Warning over attacks on St Albans guide dogs

Warning about attacks on guide dogs

Warning about attacks on guide dogs - Credit: Photo supplied

A ST Albans-based guide dog mobility team is backing calls for tougher measures against irresponsible owners who allow their pets to attack guide dogs.

Ten guide dogs are being attacked by out-of-control dogs every month according to a report published on Monday.

Five dogs had to be withdrawn from service between March 2011 and February 2013 when a total 240 unprovoked attacks took place on guide dogs, costing the guide dog charity more than £170,000.

Following parliamentary debate on dog control, the charity’s chief executive Richard Leaman said that a change in law could not come quickly enough for guide dog owners.

The Anti-Social Behaviour, Crime and Policing Bill would make an attack on an assistance dog an aggravated offence and it would also make it an offence for a dog to be dangerously out-of-control when there is reasonable concern that it would injure an assistance dog such as a guide dog.

Between May 2010 and May 2013 there were 15 attacks on dogs supervised in the Park Street-based guide dog mobility team area which covers Herts, Beds and Essex.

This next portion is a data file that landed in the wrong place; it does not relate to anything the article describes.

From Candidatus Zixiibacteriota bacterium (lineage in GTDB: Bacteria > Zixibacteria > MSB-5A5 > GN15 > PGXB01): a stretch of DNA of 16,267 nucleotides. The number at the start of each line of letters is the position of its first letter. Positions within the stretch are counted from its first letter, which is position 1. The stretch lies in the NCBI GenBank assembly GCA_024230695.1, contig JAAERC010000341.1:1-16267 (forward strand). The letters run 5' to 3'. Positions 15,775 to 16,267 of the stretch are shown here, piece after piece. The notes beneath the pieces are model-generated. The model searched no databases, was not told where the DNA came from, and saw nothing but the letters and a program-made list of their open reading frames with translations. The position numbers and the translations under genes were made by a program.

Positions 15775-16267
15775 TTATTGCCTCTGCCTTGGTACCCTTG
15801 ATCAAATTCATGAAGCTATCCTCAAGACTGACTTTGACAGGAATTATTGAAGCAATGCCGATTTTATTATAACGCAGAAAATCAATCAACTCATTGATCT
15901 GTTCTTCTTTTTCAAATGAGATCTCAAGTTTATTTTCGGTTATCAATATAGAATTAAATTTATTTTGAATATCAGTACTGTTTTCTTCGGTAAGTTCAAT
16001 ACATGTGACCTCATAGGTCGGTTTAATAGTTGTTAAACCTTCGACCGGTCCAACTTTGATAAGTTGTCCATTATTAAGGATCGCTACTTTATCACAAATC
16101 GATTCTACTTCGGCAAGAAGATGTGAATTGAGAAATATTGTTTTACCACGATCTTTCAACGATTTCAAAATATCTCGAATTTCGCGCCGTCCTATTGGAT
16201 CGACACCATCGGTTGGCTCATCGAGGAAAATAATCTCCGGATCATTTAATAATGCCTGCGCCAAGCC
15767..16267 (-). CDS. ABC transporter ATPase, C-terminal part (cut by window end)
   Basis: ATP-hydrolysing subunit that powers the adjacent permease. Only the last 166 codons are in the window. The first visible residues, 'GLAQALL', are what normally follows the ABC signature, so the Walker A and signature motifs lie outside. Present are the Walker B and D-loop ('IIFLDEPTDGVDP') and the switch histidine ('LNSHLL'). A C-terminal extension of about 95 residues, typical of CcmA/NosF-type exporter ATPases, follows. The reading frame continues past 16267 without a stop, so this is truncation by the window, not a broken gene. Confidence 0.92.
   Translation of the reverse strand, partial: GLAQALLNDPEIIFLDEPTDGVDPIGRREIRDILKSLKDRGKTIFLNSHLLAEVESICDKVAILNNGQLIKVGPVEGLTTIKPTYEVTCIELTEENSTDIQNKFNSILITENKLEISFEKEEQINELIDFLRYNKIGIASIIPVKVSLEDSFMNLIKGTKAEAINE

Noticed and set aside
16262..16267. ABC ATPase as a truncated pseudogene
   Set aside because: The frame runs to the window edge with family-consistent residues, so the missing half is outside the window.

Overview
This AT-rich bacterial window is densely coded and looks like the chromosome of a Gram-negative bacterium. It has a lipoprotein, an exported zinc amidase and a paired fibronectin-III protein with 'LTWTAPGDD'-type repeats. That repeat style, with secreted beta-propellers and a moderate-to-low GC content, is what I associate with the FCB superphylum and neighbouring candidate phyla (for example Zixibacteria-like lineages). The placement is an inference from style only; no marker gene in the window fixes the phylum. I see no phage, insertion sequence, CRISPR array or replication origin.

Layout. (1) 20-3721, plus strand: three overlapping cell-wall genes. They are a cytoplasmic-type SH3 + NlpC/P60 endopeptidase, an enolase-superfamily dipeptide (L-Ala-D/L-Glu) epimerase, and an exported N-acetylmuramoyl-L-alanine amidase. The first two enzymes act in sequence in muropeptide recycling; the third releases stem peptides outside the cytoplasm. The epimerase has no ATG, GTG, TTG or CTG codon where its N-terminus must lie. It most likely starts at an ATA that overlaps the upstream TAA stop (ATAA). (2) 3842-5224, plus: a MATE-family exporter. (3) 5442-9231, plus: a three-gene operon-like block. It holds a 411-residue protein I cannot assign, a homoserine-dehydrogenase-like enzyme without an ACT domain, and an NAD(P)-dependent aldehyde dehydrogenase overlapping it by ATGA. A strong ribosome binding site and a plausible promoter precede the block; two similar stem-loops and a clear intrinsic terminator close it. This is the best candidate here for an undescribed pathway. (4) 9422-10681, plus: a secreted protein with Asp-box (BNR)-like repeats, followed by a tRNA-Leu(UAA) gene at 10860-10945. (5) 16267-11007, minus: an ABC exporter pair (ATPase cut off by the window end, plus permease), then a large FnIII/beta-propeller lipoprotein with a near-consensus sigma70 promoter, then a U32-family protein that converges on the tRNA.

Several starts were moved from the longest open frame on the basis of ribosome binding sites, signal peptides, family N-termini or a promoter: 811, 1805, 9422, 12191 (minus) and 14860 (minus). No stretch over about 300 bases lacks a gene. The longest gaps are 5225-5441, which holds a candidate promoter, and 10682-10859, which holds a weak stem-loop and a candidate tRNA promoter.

Two were on puppies being taken for walks as part of the Hertfordshire puppy walker scheme, 11 on qualified guide dogs, one on a buddy dog and one on a retired guide dog.

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Of the 11 guide dogs attacked eight were working in harnesses at the time of the attack.

Treatment had to be sought following injuries to four of the qualified dogs, along with one puppy, and the buddy and retired dogs.

Three of those attacks occurred in this county, while the majority of the remainder were in Essex.

There are 48 guide dog owners in Herts, and the county has close to 6,000 people registered blind or partially sighted.

Shaun Basham, engagement manager for Guide Dogs, said: “An attack on any dog is frightening, but for a guide dog owner it is much worse.

The trauma caused by these unprovoked attacks could leave a blind or partially sighted person a virtual prisoner in their own home.

“As well as physical injuries each dog attack leaves a deep psychological scar for both the owner and the guide dog. In the worst cases guide dogs have to be retired early.”

Shaun added: “Guide Dogs are delighted that the Government has published plans to start tackling the issue of irresponsible dog owners.”